How Did This Spiky Weed Become A Symbol of Scotland?
The thistle is the emblem of Scotland and alongside the tartan, it is perhaps one of the most recognizable symbol of all things Scottish.
But why is it, one asks, should such a humble and thorny weed become a national symbol of a nation of people as proud as the Scots? As no one really knows the truth, it then remains for tales and legends to fill in the gap about this absolutely prickly and razor sharp weed and its climb to national status.
The Thistle Emblem Legend
The legend tells of how an invading band of Vikings (presumed to be the men of King Håkon of Norway) tried to attack a party of Scottish warriors under cover of darkness. To avoid noise the king ordered his band of Vikings to remove their footwear. Unfortunately, one of the attackers stood on the prickly thistle and shrieked in pain. The clansmen were alerted of the attack and Vikings were duly defeated by the Scots.
In gratitude of this victory, the plant became known as the Guardian Thistle and was then adopted as the national symbol of Scotland.
There’s no historical evidence to back up the tale, however the story was probably based on an event in history in which King Håkon of Norway sent his ships to Scotland to settle a dispute over territory. Until the late 1200s, much of the western seaboard of Scotland and the Hebrides were under the distant control of Norway. For almost a decade, the Scottish King, Alexander II, tried to negotiate for control of the territory and even offered to buy the islands back from King Håkon. When his son Alexander III came to power in 1262, he gathered support from majority of the clansmen and threatened to take the islands by force if King Håkon did not agree to sell them. King Håkon responded by sending a fleet of longbows into the Firth of Clyde. Due to bad weather, King Håkon lost this Scottish-Norwegian war known as the Battle of Largs.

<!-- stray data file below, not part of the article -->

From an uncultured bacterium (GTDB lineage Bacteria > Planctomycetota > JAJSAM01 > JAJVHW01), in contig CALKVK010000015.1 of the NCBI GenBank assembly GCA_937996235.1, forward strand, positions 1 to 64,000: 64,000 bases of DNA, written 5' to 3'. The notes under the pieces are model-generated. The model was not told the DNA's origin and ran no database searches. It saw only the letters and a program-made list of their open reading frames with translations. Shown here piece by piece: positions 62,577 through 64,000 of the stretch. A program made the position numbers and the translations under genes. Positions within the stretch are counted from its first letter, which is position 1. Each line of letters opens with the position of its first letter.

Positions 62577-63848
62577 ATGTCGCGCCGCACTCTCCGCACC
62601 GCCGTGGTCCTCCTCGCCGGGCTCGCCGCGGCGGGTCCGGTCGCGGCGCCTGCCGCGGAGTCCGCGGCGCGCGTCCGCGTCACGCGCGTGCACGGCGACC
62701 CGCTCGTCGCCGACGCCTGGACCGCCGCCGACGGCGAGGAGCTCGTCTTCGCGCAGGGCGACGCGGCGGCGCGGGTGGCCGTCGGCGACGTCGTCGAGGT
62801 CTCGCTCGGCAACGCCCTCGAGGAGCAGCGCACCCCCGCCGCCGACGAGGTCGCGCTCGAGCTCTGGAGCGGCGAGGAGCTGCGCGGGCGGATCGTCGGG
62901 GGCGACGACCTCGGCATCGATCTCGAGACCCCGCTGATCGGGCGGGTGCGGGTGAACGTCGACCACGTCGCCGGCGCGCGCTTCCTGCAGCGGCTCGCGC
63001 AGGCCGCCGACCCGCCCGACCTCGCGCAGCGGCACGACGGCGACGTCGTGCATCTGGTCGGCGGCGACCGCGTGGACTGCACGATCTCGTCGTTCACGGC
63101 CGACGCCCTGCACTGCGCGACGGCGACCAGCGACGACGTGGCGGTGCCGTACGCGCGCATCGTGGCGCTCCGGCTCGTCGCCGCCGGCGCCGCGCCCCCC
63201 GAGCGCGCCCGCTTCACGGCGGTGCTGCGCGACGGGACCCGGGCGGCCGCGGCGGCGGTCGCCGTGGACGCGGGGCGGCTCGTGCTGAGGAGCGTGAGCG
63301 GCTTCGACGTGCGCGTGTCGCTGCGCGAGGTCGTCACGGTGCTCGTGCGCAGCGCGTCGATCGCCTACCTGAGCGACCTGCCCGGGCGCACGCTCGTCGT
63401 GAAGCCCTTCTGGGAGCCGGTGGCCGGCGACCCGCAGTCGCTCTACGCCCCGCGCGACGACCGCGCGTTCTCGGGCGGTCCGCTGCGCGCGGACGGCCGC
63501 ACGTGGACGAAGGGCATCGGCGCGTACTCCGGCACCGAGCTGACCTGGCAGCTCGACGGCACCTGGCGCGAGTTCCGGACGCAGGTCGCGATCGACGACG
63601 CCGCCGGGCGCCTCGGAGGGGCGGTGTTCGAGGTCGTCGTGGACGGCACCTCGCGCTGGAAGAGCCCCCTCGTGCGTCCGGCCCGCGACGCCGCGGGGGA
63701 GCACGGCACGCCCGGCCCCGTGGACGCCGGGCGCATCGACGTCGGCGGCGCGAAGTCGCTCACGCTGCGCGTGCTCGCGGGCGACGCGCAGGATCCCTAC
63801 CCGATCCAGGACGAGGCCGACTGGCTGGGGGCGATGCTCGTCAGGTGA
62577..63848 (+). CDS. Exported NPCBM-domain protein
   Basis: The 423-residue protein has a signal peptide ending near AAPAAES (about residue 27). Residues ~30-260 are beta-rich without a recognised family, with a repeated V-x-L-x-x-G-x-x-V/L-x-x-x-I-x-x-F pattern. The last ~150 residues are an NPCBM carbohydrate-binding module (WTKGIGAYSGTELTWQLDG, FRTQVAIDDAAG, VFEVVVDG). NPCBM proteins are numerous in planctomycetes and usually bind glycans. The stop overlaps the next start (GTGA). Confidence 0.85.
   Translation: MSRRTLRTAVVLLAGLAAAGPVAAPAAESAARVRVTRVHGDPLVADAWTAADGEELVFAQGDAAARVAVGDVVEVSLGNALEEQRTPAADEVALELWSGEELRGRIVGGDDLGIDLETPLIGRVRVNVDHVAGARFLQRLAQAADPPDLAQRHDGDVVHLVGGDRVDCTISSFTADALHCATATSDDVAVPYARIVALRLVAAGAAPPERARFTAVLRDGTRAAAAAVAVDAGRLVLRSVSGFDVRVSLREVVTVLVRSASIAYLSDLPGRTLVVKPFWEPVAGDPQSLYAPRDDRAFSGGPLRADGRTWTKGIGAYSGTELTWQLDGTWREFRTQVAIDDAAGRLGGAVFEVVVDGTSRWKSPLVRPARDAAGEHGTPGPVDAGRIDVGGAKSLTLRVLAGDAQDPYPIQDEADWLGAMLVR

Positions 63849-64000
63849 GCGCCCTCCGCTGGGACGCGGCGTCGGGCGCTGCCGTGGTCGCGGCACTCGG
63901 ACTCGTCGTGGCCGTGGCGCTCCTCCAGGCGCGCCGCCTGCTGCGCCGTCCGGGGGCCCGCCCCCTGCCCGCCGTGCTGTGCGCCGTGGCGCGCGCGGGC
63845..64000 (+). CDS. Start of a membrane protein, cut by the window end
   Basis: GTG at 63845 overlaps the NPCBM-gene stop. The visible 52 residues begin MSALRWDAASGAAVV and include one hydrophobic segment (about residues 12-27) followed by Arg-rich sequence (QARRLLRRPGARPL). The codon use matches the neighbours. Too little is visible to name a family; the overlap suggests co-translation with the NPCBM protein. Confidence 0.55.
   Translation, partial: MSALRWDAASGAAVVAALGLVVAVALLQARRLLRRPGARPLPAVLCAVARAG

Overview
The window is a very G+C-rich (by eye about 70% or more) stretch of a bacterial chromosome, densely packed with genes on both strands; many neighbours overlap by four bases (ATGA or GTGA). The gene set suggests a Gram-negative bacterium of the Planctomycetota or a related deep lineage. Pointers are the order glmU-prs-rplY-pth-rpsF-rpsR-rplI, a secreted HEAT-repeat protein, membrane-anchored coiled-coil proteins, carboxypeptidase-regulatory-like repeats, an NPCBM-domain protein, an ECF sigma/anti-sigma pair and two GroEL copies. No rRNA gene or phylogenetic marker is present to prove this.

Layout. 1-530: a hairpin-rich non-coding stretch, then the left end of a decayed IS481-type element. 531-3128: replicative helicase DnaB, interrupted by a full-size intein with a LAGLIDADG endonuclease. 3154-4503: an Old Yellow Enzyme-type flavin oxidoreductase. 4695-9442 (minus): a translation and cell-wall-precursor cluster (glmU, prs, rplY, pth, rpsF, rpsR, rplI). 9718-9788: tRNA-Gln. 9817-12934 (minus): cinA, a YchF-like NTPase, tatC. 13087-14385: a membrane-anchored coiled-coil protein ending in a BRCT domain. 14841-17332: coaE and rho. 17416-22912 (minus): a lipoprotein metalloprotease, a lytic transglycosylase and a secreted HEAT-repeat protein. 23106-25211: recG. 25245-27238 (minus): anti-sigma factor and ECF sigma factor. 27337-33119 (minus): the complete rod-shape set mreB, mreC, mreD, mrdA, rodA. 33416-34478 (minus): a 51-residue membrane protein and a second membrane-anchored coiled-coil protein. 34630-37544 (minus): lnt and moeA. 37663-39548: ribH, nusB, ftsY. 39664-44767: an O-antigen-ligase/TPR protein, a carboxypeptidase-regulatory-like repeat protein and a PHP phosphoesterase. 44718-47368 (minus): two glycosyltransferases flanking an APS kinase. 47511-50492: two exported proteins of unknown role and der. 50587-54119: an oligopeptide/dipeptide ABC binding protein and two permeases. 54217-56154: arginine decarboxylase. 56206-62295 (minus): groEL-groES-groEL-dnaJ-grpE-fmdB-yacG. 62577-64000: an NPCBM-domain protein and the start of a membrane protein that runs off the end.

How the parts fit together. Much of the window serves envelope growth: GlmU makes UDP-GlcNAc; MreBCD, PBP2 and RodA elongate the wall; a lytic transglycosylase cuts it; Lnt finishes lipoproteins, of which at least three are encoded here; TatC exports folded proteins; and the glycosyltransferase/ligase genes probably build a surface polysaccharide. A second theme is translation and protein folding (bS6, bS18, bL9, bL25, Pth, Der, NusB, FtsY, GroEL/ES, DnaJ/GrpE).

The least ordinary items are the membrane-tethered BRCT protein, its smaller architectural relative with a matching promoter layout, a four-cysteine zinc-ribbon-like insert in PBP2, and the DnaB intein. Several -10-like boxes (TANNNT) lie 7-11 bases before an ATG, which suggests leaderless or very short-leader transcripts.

The Thistle As A Scottish Symbol
Regardless of its true origin, the thistle has been an important Scottish symbol for more than 500 years. The earliest recorded use of the thistle was perhaps its use on silver coins issued in 1470 during the reign of James III. From the early 16th century, it was incorporated into the Royal Arms of Scotland.
In 1687, Scotland’s premier Order of Chivalry, the Order of the Thistle, was established . The members of this most ancient and noble order wear a collar chain whose links are made of golden thistles. The Knights and Ladies of the Thistle also wear a breast star which bears the thistle emblem and a motto which is regularly associated with it, Nemo Me Impune Lacessit – ‘no-one provokes me with impunity’.
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